Editor’s Note: This month, Jim Heaphy celebrates 20 years writing for KBDN. All of us at KBDN congratulate him on this milestone and thank him for his important contributions to the magazine over the past two decades.
It’s been 20 years since I started writing this column on countertop fabrication. I hope my readers have gained some useful understanding of countertop issues through my writing.
To commemorate this anniversary, I’m inviting my son, James, to collaborate with me on this column. James is a talented stone repair technician with valuable insights about how to avoid problems with natural stone countertops. He is also knowledgeable about solid surface, quartz, butcher block and concrete countertops.
Cracking and Rust
Sometimes a countertop fabrication technique intended to prevent a certain problem can inadvertently cause a more serious problem. Natural stones are brittle and the narrow strip of material that runs along a sink cutout or a cooktop cutout is obviously a potential weak spot, especially during the process of transporting or installing a countertop. If a countertop isn’t moved gingerly the stone could crack across that narrow strip.
The first time that we saw a different kind of problem, we were shocked. This countertop did not have a short crack across the narrow strip in front of the sink. Instead, there was a very long and ugly crack right down the center of the narrow strip in front of an undermounted stainless steel sink.
What could have caused such a failure? It seemed counter intuitive; the countertop should have cracked perpendicularly across that strip, if it cracked at all. Operating on the principle of boldness and self confidence, we agreed to try to solve the problem, hoping to learn more through the repair process.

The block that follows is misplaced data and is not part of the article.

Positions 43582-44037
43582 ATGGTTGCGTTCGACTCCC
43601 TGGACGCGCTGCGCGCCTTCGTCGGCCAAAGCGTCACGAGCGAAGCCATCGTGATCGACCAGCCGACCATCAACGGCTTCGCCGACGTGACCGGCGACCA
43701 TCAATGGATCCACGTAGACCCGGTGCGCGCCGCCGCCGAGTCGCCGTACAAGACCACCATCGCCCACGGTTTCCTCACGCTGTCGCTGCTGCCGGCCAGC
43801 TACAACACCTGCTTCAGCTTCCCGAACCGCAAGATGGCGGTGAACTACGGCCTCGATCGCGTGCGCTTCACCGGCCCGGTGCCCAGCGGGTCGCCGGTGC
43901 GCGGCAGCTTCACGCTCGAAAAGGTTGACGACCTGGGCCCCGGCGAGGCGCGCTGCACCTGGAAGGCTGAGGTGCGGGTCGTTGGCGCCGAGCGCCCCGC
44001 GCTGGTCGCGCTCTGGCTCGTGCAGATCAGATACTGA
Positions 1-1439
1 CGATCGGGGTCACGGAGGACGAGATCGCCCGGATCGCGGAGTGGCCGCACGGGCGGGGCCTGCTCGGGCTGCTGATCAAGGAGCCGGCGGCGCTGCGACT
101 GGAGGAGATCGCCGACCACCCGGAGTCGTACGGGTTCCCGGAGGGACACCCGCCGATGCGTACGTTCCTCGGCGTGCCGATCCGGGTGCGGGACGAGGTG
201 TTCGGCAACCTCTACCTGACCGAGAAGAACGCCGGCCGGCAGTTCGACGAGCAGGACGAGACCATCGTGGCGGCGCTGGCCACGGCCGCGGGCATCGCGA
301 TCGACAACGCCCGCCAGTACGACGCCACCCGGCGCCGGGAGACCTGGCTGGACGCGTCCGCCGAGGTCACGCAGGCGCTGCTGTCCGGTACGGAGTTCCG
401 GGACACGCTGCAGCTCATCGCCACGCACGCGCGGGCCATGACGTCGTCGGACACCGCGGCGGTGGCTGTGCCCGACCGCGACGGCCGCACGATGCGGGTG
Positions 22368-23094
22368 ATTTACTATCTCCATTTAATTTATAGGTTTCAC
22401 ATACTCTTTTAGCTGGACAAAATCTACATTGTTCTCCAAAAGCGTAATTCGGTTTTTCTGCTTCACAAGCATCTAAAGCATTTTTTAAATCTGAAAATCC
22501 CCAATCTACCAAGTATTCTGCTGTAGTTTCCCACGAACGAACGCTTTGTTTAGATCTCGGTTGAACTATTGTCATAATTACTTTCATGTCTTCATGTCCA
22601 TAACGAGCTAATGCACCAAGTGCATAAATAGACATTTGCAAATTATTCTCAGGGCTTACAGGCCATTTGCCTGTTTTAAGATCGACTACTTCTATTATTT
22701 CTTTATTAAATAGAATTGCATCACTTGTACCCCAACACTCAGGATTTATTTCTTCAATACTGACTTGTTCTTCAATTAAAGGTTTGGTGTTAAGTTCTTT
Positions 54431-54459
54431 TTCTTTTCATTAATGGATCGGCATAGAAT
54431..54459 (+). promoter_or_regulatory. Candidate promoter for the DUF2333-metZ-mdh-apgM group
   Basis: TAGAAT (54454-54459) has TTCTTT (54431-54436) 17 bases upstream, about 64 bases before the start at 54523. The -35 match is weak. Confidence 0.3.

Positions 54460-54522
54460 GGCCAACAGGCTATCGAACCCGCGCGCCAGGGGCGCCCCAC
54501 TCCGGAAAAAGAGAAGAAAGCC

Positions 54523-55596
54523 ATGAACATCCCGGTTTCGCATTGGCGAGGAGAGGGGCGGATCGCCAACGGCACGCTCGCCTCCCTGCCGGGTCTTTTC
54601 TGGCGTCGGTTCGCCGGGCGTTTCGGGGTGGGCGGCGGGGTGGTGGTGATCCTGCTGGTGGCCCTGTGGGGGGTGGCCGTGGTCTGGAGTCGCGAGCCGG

What we learned was that the 30"-long crack was caused by an attempt to prevent a 3"-long crack. Stone fabricators use a reinforcement technique known as “rodding” to strengthen these thin parts of a countertop. While the countertop is upside down on a work bench, a groove is cut down the center of the strip parallel to the cutout. A reinforcing rod is placed into that groove, and encapsulated with an appropriate resin poured into the groove.
Tests conducted by the Marble Institute of America show that “threaded round steel rod significantly strengthens the stone by 50% in load and 600% in deflection.” All seems very good so far.
But what could have caused the dramatic failure we saw? In order to repair the edge, we had to disassemble the various cracked pieces of stone and rebuild the area. When we did so, we discovered a steel rod, heavily covered with rust, embedded in the granite directly beneath the cracked area. The rod diameter was swollen dramatically, as bulky rust replaced the denser steel. It became apparent that the rod itself was the cause of the problem.
We’ve since done some research that sheds light on this failure. This type of problem is detailed in an article by J.E. Harris in a scientific publication called Advances in Fracture Research. Harris writes that “oxidation is usually accompanied by a net expansion so that when it occurs in a confined space, stresses are generated in the metal component itself or in any surrounding medium such as stone or cement. So much energy is released by oxidation that the stresses generated are of sufficient magnitude to deform or fracture all known materials. This can be very damaging and the process has been termed ‘oxide jacking.’’’
This problem affects everything from nuclear power plants to historic masonry buildings. Oxide jacking led to the collapse of the Mianus River Bridge in Connecticut in 1983, killing three people.
The Marble Institute of America published a “Detail of Rodding Reinforcement” in 2005, which recommends that reinforcing rods be made of “stainless steel, mild steel or fiberglass.” In a technical bulletin about rodding, MIA states that “stainless is preferred but not required.” Mild steel appears to be the culprit here.